In this brief, IBO estimates the total cost of the city’s labor contracts under two scenarios that explore differences in contract terms and the timing of their ratification, as well as the impact of changes in the size of the city’s labor force.
Covid-19 has had a substantial effect on the municipal workforce. We look at the effect during the peak months of the pandemic by examining the use of sick leave by uniformed staff members and civilian staff.
DOI Report detailing the findings of a year-long probe of the DOC hiring practices for Correction Officers, exposing persistent problems at the agency's Applicant Investigation Unit. Failures identified by DOI in a 2015 report remain, and recommended changes were never adopted by DOC.
While most New York City employees cannot receive pensions until they turn 62, police officers and firefighters can retire at any age after they have met their required number of years of service. Since 2010, how many of them began receiving pensions before turning 50?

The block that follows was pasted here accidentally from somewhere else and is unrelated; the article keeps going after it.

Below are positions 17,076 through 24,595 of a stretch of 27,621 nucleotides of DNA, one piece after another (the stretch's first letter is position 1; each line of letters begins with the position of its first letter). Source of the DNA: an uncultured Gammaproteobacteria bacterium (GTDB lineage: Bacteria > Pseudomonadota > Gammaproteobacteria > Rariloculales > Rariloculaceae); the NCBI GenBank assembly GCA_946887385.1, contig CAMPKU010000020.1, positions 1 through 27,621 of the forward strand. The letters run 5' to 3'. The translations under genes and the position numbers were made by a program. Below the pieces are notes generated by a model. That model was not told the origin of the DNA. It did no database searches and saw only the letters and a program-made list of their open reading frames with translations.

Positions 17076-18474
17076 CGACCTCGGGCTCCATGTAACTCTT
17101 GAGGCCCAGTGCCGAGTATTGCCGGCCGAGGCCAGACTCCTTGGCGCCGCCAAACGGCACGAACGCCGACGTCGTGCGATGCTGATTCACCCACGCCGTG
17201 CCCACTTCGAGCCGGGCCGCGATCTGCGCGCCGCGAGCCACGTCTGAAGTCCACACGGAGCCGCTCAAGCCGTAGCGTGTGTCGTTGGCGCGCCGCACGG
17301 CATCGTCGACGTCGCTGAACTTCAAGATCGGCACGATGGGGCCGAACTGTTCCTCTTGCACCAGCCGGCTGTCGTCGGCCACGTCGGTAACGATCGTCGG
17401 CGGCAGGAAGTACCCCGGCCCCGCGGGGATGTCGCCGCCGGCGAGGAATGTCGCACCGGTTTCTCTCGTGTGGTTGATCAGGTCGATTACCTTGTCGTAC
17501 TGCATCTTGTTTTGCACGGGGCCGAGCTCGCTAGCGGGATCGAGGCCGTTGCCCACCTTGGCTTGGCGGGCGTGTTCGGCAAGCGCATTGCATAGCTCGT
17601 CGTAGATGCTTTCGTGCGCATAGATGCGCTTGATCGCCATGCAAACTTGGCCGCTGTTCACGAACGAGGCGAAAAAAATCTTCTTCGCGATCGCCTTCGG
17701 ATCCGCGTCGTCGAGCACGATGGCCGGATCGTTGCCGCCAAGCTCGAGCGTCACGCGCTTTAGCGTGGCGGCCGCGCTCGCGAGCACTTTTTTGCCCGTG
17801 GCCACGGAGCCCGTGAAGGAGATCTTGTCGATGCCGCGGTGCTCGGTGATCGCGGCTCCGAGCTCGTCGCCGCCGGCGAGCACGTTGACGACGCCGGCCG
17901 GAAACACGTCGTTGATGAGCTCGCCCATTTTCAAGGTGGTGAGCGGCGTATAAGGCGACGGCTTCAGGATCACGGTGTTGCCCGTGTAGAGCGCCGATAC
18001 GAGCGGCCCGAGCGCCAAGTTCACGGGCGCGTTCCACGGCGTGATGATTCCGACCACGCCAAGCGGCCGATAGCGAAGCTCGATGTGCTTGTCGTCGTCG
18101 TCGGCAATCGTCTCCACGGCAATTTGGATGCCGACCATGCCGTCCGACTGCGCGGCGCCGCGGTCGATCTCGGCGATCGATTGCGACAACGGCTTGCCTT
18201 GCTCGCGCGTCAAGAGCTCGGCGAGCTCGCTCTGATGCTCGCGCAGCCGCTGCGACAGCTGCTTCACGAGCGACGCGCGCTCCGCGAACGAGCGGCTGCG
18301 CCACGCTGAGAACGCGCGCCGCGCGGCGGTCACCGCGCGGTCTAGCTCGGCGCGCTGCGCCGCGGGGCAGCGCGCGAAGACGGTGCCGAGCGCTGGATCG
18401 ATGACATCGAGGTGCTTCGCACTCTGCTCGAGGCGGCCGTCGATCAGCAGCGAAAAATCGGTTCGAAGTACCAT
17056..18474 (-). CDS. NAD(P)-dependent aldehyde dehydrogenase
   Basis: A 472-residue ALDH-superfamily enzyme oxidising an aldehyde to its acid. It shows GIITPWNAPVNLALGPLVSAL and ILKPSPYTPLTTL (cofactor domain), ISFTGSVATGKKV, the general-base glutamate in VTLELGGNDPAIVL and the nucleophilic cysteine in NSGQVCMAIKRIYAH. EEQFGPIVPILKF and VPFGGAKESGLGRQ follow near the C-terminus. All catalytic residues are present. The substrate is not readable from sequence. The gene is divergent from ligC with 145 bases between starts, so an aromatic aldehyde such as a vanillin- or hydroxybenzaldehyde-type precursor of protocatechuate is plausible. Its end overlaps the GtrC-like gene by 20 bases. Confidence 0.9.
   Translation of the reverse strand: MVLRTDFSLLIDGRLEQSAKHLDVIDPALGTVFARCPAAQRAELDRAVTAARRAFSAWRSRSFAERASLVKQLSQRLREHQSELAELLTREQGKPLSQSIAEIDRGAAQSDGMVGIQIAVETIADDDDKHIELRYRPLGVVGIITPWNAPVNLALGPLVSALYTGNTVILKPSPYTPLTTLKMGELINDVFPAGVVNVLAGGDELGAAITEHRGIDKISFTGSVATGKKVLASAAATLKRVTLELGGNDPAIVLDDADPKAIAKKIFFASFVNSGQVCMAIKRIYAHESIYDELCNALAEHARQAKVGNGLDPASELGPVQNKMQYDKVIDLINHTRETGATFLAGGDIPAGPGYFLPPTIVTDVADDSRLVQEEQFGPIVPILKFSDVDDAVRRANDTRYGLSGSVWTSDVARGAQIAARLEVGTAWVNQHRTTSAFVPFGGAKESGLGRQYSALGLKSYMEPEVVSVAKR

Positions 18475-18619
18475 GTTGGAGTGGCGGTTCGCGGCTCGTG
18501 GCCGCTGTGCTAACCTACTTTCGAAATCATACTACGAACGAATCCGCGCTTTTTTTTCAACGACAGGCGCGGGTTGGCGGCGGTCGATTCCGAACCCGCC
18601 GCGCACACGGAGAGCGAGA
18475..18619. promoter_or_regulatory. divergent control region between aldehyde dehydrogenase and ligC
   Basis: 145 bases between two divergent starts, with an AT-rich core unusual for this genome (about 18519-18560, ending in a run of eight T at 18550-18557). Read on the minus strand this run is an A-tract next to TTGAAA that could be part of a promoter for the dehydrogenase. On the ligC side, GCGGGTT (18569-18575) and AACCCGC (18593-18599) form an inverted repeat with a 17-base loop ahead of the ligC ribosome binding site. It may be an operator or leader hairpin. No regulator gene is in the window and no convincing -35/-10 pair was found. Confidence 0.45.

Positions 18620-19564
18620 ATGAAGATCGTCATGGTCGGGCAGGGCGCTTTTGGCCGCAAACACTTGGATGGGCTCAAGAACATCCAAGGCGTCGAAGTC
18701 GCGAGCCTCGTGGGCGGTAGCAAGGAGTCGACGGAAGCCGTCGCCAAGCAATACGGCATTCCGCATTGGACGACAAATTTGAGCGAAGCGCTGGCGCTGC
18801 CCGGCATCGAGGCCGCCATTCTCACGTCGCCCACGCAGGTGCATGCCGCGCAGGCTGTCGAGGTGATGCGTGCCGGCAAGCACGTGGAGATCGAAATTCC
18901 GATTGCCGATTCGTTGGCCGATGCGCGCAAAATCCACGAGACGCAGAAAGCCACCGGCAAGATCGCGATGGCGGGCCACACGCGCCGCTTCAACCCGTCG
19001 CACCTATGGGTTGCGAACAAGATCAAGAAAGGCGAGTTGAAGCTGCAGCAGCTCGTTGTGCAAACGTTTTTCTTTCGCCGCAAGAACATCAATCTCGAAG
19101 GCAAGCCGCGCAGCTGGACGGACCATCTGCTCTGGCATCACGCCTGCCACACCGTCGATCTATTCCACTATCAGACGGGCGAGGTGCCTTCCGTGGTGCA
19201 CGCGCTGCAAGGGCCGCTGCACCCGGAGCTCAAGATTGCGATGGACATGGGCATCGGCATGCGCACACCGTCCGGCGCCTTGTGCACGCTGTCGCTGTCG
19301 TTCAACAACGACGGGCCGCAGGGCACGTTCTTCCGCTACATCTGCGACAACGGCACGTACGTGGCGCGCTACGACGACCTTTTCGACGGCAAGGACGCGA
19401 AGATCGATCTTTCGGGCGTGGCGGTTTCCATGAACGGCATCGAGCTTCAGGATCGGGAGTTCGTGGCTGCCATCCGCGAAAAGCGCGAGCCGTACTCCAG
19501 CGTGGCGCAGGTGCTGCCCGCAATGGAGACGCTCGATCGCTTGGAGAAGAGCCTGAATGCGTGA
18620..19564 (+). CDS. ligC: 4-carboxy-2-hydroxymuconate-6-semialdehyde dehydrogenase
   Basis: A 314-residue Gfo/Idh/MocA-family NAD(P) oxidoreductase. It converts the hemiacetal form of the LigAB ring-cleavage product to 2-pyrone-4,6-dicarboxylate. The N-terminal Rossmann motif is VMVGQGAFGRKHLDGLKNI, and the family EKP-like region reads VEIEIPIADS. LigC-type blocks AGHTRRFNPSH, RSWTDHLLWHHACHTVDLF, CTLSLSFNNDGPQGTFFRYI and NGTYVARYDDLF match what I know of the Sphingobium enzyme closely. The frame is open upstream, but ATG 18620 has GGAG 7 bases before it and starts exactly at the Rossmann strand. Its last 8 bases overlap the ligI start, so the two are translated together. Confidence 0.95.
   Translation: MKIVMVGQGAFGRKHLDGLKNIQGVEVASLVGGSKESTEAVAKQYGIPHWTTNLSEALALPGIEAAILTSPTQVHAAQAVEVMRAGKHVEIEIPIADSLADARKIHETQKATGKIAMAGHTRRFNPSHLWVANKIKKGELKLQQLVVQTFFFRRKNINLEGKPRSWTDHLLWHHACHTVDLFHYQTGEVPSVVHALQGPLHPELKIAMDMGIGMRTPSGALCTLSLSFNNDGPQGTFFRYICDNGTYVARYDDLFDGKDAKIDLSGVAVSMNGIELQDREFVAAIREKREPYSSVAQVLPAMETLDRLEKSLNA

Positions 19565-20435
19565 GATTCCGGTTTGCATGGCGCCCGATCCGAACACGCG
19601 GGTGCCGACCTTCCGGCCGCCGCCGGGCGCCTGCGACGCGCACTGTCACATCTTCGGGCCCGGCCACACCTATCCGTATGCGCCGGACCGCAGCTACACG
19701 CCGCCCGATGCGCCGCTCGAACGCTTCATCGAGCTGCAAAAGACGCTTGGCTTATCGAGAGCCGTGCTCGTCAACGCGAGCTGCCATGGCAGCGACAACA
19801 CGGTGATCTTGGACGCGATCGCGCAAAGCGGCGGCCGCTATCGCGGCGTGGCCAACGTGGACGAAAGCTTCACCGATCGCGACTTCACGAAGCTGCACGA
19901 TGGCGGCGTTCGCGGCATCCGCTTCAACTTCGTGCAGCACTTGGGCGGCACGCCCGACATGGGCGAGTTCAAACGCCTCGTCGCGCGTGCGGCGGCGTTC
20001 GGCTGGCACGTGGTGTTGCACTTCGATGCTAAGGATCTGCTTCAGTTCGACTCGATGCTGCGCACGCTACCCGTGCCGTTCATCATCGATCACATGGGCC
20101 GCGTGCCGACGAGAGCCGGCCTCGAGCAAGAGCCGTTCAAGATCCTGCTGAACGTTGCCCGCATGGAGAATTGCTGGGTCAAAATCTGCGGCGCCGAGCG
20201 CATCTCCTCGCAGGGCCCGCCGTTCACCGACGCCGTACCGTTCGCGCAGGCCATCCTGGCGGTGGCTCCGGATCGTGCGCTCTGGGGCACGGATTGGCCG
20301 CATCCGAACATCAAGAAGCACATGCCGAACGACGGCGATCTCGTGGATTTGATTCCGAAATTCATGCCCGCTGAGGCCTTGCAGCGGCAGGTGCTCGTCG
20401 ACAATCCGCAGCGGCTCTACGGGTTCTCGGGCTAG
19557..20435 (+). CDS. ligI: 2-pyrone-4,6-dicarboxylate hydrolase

This study provides a statistical snapshot of women’s employment and earnings in New York City government and identifies gender disparities that warrant further investigation. Women, who compose 56 percent of the New York City municipal workforce, still face challenges in achieving pay equity.
IBO has found the most recent budget initiative for government-funded nonprofits providing human service programs to New Yorkers will pay less than half of the cumulative raises provided to unionized City employees.
A key part of the Mayor Adam's Program to the Eliminate the Gap (PEG) is budgeted headcount reductions. IBO examines how other actions contained within the budget affect the number of headcount reductions the Mayor proposes to make.